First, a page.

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Local authorities agree deal to expand Severn Estuary renewable energy projects

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Representatives from local government on both sides of the Bristol Channel and Severn Estuary have signed an agreement to work together to promote, explore and enable the strategic and sustainable development of the region’s vast offshore renewable energy resources.

Whilst the region has the potential to contribute as much as 14GW of low carbon energy to the UK’s energy mix, the estuary represents a complex and unique mix of valuable environmental and economic assets, activities and stakeholders.

These must be protected and, where possible, enhanced as energy projects are introduced. Local government will need to play an increasing role working with Government, project developers and other stakeholders to achieve this.

The respective councils of Bristol, Cardiff, Devon, Somerset, South Gloucestershire, Newport, North Devon, North Somerset, Sedgemoor and West Somerset have formed the Bristol Channel and Severn Estuary Energy Group to oversee their strategic cooperation.

It will promote a holistic and incremental approach to developing projects, as described in the Bristol Channel Energy – A Balanced Technology Approach paper, commissioned by Bristol City Council in 2012.

Membership is however open to any local authority that has an interest in the sustainable development of the Bristol Channel and Severn Estuary, and other local authorities are expected to join the Energy Group in the future.

The group will meet this week at the Sustainable Severn roundtable with environmental and economic stakeholders, including industry, project developers, academia, and regulatory bodies. The resulting guiding principles will integrate with strategic work carried out in related initiatives such as the Severn Estuary Partnership stakeholder group.

Bill Edrich, Energy Service Director at Bristol City Council, said: “Local authorities are facing pressure to decarbonise and to make their constituencies increasingly resilient. These have been principal drivers for Bristol in its year as European Green Capital 2015, and will continue to be so.

“Developing offshore renewables locally will not only help us to reduce carbon emissions, but with the operational lifetime of tidal lagoons potentially exceeding 100 years, it will also create long-term economic growth and expertise in the region.

“We have long recognised the energy potential of the Bristol Channel and Severn Estuary, and are closer than ever to harnessing it. It makes sense for local authorities play a role in driving these offshore developments sensibly and in ensuring the long-term sustainability of this unique resource. The establishment of the Energy Group will help us to achieve that.”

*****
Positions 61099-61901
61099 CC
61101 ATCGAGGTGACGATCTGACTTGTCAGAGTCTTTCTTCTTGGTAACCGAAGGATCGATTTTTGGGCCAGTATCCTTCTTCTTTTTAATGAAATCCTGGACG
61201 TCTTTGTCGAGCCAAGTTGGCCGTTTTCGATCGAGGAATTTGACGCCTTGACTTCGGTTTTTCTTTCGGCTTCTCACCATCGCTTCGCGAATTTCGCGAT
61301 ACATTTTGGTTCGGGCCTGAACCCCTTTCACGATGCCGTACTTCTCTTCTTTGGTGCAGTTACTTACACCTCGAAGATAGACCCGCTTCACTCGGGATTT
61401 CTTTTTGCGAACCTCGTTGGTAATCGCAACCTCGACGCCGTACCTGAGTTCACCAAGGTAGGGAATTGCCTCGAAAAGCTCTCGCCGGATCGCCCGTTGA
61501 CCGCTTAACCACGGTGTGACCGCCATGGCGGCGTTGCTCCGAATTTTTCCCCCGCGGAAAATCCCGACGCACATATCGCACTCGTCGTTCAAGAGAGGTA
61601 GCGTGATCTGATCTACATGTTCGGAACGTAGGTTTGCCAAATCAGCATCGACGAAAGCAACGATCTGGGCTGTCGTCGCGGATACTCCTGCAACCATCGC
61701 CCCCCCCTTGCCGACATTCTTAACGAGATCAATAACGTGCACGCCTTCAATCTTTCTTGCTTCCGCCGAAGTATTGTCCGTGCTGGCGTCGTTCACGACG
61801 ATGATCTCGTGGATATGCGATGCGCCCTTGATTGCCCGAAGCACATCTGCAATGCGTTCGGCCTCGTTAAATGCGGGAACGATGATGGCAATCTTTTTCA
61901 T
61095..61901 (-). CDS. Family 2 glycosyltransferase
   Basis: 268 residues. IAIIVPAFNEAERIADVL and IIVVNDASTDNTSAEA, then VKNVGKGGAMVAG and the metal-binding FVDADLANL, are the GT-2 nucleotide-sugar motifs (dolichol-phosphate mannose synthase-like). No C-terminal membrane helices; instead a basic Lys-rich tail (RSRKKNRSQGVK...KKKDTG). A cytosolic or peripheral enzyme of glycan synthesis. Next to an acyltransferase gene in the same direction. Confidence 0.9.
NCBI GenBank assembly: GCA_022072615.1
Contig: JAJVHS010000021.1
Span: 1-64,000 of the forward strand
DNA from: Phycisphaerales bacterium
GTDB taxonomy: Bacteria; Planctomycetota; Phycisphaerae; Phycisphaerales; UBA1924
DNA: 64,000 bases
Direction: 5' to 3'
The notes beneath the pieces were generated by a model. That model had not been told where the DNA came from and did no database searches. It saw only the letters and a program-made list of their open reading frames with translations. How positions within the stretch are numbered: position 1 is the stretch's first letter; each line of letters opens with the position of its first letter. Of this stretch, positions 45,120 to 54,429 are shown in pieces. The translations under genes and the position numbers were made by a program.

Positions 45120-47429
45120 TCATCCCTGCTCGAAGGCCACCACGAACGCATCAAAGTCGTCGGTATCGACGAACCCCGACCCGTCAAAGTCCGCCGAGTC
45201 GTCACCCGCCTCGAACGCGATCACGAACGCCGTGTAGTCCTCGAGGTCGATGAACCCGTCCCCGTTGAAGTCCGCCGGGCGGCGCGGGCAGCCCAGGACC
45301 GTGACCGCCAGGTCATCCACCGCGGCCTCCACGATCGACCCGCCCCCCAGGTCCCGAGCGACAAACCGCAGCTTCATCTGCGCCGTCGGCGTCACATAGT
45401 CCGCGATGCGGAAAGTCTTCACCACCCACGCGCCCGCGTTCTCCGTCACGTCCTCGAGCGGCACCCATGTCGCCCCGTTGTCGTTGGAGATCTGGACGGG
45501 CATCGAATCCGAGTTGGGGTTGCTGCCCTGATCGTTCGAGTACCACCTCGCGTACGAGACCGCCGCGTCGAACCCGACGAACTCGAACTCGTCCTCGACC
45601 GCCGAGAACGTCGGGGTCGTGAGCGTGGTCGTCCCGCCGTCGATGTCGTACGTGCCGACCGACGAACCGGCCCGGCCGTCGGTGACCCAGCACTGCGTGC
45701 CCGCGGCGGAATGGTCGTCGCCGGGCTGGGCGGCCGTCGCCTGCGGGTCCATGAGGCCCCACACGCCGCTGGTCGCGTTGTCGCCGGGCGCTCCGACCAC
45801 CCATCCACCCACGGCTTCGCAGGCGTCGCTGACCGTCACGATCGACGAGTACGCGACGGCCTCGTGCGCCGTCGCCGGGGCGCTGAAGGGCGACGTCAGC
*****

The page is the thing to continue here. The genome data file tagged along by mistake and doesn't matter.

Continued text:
Cllr John Richards, Newport City Council’s Cabinet Member for Regeneration, Investment and Housing, said: “Newport City Council welcomes the opportunity to participate in this innovative project that will benefit from the collaborative involvement of the Great Western Cities on both sides of the water.

“This scheme proposes to treat the Bristol Channel and Severn Estuary as an holistic energy system. We look forward to seeing how multiple technologies could be deployed over time to harness the range of energy resources throughout these waterways, in a way which generates significant energy and economic benefits for the region, and is in-balance with the environment and other marine users.”

Cllr Brian Allinson, Chair of South Gloucestershire Council’s Planning, Transport and Strategic Environment Committee, said: “We look forward to working with our partner authorities on this innovative collaboration where we will share resources and information, and support the development of sustainable energy projects in the Severn Estuary and Bristol Channel.

“In addition to tidal range technology, the wider Bristol Channel and Celtic Sea area also has significant potential for tidal stream, wave energy and offshore wind technologies, which could help us lower carbon emissions and make a significant contribution to the UK’s clean energy requirements.”

Tara King, City of Cardiff Council Assistant Director City Operations, said: “Here in Cardiff our strategic priorities for the future include moving towards a zero carbon approach to development, including the continued roll out of major renewable schemes on city and coastal sites.

“The work Cardiff Council has undertaken through its Energy Prospectus is ground-breaking and it is important we maintain this momentum. We are looking at a range of energy projects for future development.

“ These include looking at tapping into Cardiff’s geothermal and other sources of heat, river hydroelectric generation and investigating with authorities of future tidal power that we can collectively benefit from by harnessing from the Severn Estuary.

“Together, the Energy Group can continue to explore offshore renewable energy options.”